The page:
Imagine competing with a sex robot in the bedroom, a robot that does not feel degradation, tiredness, fear or sadness

If given the choice between a robot and a human sex worker perhaps people will still opt for the human if they are only equally capable, but once robots start to outperform humans that’s when we may start to see human sex workers being replaced because, as Hancock has noticed in her current work with sex workers, the current industry is vulnerable to the same pressures that every other industry is. There’s no reason to think that sex workers aren’t worried about the prospect of automation.

“I’m doing a bit more research on sex work now and even now in this country [the UK] sex workers face the same problems that everyone else does,” says Hancock. “You know like basic economic hardships [affect them] the same way as they affect us. For example, they have to lower prices to compete with Eastern European workers who will work for a lower price.”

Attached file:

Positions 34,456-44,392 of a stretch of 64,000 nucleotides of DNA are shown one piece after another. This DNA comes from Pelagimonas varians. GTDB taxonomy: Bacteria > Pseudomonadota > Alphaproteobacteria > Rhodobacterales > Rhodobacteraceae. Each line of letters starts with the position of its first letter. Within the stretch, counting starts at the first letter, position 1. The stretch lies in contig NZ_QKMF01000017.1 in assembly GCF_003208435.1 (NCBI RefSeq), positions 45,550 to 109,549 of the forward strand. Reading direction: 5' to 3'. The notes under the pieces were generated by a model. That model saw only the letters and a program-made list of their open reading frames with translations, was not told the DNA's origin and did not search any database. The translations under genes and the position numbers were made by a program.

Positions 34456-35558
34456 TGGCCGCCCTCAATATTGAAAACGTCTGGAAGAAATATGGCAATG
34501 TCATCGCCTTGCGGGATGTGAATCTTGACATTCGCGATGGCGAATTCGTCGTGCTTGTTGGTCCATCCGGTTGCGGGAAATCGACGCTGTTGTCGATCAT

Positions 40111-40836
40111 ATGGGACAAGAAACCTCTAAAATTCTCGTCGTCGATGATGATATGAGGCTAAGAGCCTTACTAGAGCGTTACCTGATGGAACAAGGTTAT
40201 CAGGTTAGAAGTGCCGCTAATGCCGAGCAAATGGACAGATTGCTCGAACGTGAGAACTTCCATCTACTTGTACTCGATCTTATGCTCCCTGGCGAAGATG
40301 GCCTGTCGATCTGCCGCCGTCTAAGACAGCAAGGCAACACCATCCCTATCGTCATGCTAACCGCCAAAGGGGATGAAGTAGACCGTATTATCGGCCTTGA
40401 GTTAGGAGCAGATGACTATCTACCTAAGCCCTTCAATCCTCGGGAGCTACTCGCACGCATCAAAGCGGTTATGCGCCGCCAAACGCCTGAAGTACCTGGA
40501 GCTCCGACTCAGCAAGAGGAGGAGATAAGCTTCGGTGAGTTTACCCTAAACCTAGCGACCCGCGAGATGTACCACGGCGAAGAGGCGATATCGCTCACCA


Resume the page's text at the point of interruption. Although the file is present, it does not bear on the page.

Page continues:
Faking it or simulating it

Before sex robots are upon us en masse, it’s important that we reach some kind of consensus about what we actually expect them to do. As Danaher points out, our attitudes toward human sex workers already vary quite a bit. Some customers are possessive, and have preferred service providers who they treat as a quasi-intimate partners, while others are more casual about their commitment and enjoy the idea of ‘no strings attached’ sexual encounters. We might see similar attitudes when it comes to sex robots.